Jordan’s novel The Messenger of Magnolia Street, (Harper Collins, Harper One) was published in January 2006. Kirkus Reviews describes the novel as “a beautifully written atmospheric tale.” The Messenger of Magnolia Street was applauded as “a tale of wonder” by Southern Living Magazine who chose The Messenger of Magnolia Street as their Selects feature for March 2006 and by other reviewers as “a riveting, magical mystery” and “a remarkable book.” Her first novel, The Gin Girl, (Livingston Press, 2003) has garnered such high praise as these words from Florida Today, "The Gin Girl is like crossing that deep, languid stream into the land of milk and honey. This author writes with a hard bitten confidence comparable to Ernest Hemingway. And yet, in the Southern tradition of William Faulkner, she can knit together sentences that can take your breath."
Ms. Jordan teaches and speaks on ‘The Power of Story,’ around the country and produces and hosts the radio program, Backstory with River Jordan, on WRFN, 98.9 FM, Nashville every Saturday at 4:00 CST,
www.backstoryontheradio.com .

She has just completed a new work of fiction and lives with her husband in Nashville, TN. You may visit the author at
www.riverjordan.us


11 comments:

Ginna Foster said...

Jordan,

Totally agree that the panel on Saturday was terrific! I too have been giving a lot of thought to what makes a southern writer's work distinct. You captured it beautifully here. It's about the slow and supple. It's about how everything is interconnected. It's about real life and the small moments that profoundly touch us.

Thank you for giving voice to the southern experience.

Ginna

Toni said...

I think southern writers also suffer from the "why he's that way" syndrome, because we know the way a person became the person they are is just as important as what they're about to do. How they got that way is generally a story in itself, and impacts the reader's or listener's understanding of the point of the story about what this person is doing in the present tale. We'll veer off on tangents because we enjoy the crazy way the stories interlock to have created a world, rich with atmosphere and emotion and nuance and, like you said, heart.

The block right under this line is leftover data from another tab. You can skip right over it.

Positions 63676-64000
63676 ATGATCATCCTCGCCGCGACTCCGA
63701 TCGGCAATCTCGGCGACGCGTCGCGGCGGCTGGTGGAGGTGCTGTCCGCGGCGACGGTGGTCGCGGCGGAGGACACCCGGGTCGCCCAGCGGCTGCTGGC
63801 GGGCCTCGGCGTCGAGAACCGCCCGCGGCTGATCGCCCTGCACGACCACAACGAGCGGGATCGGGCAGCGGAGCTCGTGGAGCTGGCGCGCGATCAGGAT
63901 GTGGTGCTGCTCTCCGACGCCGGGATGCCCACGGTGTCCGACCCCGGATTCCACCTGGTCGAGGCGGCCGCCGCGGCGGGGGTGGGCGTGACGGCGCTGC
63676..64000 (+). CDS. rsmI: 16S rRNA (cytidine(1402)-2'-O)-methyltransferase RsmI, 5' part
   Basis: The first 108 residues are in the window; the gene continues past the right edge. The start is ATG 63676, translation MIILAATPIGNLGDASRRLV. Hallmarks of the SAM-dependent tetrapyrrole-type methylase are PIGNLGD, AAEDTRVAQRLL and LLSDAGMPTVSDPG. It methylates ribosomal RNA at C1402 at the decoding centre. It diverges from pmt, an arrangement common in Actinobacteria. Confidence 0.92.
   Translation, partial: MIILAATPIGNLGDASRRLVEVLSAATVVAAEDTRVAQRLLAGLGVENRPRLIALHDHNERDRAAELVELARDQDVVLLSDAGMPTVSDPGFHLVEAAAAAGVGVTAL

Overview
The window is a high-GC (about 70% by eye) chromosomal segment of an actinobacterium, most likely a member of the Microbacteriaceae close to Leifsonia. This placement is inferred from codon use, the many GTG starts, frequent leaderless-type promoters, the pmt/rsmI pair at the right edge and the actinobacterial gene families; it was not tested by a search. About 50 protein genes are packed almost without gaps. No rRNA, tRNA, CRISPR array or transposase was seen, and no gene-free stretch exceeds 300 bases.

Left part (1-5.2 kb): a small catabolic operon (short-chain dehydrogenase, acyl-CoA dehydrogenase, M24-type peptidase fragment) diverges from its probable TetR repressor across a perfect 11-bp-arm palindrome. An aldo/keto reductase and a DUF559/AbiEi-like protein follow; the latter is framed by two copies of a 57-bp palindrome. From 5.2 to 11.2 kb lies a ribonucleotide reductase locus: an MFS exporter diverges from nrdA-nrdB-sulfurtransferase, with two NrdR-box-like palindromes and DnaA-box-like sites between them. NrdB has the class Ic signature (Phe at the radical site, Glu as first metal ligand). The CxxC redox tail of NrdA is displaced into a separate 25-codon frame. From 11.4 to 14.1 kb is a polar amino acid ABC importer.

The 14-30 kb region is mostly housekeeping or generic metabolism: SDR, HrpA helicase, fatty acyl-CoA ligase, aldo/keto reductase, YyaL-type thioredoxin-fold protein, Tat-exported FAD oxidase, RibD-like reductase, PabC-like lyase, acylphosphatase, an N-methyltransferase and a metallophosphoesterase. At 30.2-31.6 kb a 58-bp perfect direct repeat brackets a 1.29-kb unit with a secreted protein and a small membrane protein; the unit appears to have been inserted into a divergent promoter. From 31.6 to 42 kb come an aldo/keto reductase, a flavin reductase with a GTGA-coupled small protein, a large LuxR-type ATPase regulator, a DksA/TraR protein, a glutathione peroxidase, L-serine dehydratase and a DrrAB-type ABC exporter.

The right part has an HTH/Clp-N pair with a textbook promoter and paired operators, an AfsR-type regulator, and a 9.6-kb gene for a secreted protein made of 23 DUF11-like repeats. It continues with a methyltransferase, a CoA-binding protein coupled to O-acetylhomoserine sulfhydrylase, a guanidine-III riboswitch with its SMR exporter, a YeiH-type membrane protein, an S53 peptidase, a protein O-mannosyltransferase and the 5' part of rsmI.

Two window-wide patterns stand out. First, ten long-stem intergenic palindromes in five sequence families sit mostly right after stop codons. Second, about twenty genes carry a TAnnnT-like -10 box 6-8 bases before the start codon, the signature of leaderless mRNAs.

Barbara T. said...

And the slow truth wins out again. Excellent. As always, you make my day.

Anonymous said...

River,
I love that even your explanation/answer has that slow cooked, crock-pot tenderness that is bursting with flavor and richness that only long, gentle cooking can bring to any simple dish.
Chef Catherine

Anonymous said...

River,
You know how hard it is to truly explain the south and southern writers. You did well enough that I am adding this to my stash of quotes:
"And like I often say, when I read a writer from way up North I can hear their brains ticking. But when I read a Southern writer I can feel their heart beating."

Herman

River Jordan said...

Well, I reckon if you adding quotes to your stash we orda clean it up a little. How 'bout -
"When I read a Northern writer I can hear their brains ticking but when I read a Southern writer - I can feel their heart beating."

However, quote and paraphrase at will :) - I'd love to see what it turns out to be at the very end. Something like - no words left but just "thump, thump, thump" when describing a southern writer would please me to no end!

Toni my writer girl friend - you are so right. One story leads to another - like the way old people start telling you something and they MUST connect all the dots, people, cousins in between! And you are all wonderful for reading and supporting the Southern Authors Blog - A Good Blog is Hard to Find. Make a t-shirt and spread the word.

River

Anonymous said...

A)“And like I often say, when I read a writer from way up North I can hear their brains ticking. But when I read a Southern writer I can feel their heart beating.”
River Jordan

B)"When I read a Northern writer I can hear their brains ticking but when I read a Southern writer - I can feel their heart beating."
River Jordan



I'll use "B" if you want, but "A" is what I hear. It's River on the porch with friends taking a pull on a long neck and giving her opinion. "A" is your heart beat, "B" is your brain ticking.

Herman

Anonymous said...

River,
I like what Janis Owen's daddy said, "It's just a story (pronounced stow' ree)." There is also a more literary way of saying it: "all-inclusive circumlocution," which means simply that in order to tell the story one has to tell everything else that has to be told about the subject as well.

River jordan said...

Yes, yes, yes. And speaking of GREAT SOUTHERN STORYTELLERS - Our lady of story Janis Owens is a Queen. In person and on the page!

River

Anonymous said...

This is so lovely, River. I love the part about teh grandmother and her wedding ring.

Karin

danajoredhead said...

Hmmm .. in the middle of that, I closed my eyes and saw that precious grandmother just weeks before her Heaven-going sitting at the kitchen table with the sun on her face. How DO you do it? Thankfully, Dad moved us to the South when I was 16 and it's made all the difference. Thanks for the precious memories, River!